My first thought, as soon as the shaking subsided, was, That guy is going to claim this as a fulfillment of his prophecies.
That is precisely what he did. That night more than 10,000 people showed up to hear this counterfeit prophet. They didn't notice the fact that no actual disaster occurred. The famines and financial disasters he had predicted never materialized. Even the earthquake itself was not really a disaster. But that fellow was claiming it as proof that he spoke for God, and multitudes believed him.
I happened to be visiting my friend across the street that night, and we moseyed over to hear the guy preach for a half hour or so. He was the worst kind of false prophet and charlatan, preaching a man-centered health-and-prosperity message to people the vast majority of whom lived in extreme poverty. And he took their money as a "seed-faith offering" that was supposed to make them rich. The amount of money he collected was astonishing. Then after prophesying more doom, he took a second offering.
He was preying on superstition for personal profit.
Superstition is irrational awe or fear of the unknown, resulting credulity regarding the supernatural. In this case, people's superstition was purposely manipulated and intensified by the preacher's deliberate blurring of any distinction between God's supernatural intervention by miracles and His providential control over everything that happens.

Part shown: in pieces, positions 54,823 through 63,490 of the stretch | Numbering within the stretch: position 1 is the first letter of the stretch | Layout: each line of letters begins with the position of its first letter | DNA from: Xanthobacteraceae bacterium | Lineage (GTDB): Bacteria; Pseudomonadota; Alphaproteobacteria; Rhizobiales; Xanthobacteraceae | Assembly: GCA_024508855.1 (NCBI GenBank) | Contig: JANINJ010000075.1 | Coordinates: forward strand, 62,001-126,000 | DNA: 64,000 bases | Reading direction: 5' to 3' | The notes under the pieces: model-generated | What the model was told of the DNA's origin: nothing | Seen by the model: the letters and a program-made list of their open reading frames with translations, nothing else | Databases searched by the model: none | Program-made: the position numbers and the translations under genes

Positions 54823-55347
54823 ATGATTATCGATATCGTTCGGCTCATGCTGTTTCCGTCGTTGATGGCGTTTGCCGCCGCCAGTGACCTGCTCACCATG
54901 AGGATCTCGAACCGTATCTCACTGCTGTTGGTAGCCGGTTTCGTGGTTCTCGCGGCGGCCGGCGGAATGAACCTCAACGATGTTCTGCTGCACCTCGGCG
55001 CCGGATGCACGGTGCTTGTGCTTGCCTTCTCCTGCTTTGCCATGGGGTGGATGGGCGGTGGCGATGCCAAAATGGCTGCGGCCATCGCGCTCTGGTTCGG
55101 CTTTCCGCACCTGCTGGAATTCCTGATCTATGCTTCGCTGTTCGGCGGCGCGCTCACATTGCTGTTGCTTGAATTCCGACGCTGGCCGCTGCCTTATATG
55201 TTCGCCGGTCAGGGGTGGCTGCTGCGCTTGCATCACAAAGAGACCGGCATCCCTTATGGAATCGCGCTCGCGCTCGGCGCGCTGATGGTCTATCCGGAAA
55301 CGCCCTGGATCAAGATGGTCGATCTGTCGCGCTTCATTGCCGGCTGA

If you mask the proper distinction between providence and miracles, you confuse things that ought to be clearand such confusion always breeds superstition.
David Wayne, the JollyBlogger, has a post that makes this point well: "We reformed cessationists believe that God has ceased revelation, but He hasn't ceased upholding, directing, disposing and governing all creatures, actions and things. In other words, God is working in a mighty way at all times."
Adrian Warnock rejects any such distinction: "I honestly believe it is the cessationist who makes the supernatural/natural distinction too large. "For me, it really doesn't matter too much if God answers my prayer for the healing of Phil Johnson's allergic rhinitis by means of a new medication, his body just suddenly deciding one day no longer to exhibit such symptoms. . . , by miraculously changing something physically wrong with his white cells or by . . . taking Phil home to be with him and performing the ultimate miracle of healing. I just want Phil to be healed."
I appreciate the prayers and the well-wishes, and I agree that God's answer to Adrian's prayer (by sending rain that eliminated the high pollen counts) was just as much an answer to prayer as a miracle of healing would have been. I also agree that it would have likewise been an answer to prayer if He had called me home.
But it's still not precisely the same thing. Ask Darlene if the dead-Phil option and the natural-relief option are functionally equivalent in every sense, and she'll explain why they are not.
This post is longer and more far-ranging than I planned, so I'm going to cut it short. Here's the point: The faith that sees the hand of God in the natural outworking of divine providence (and understands that God is sovereign over every detail of everything that happens) is not a lesser faith than the kind of belief that can only see God at work when He intervenes in spectacular, supernatural, and miraculous ways.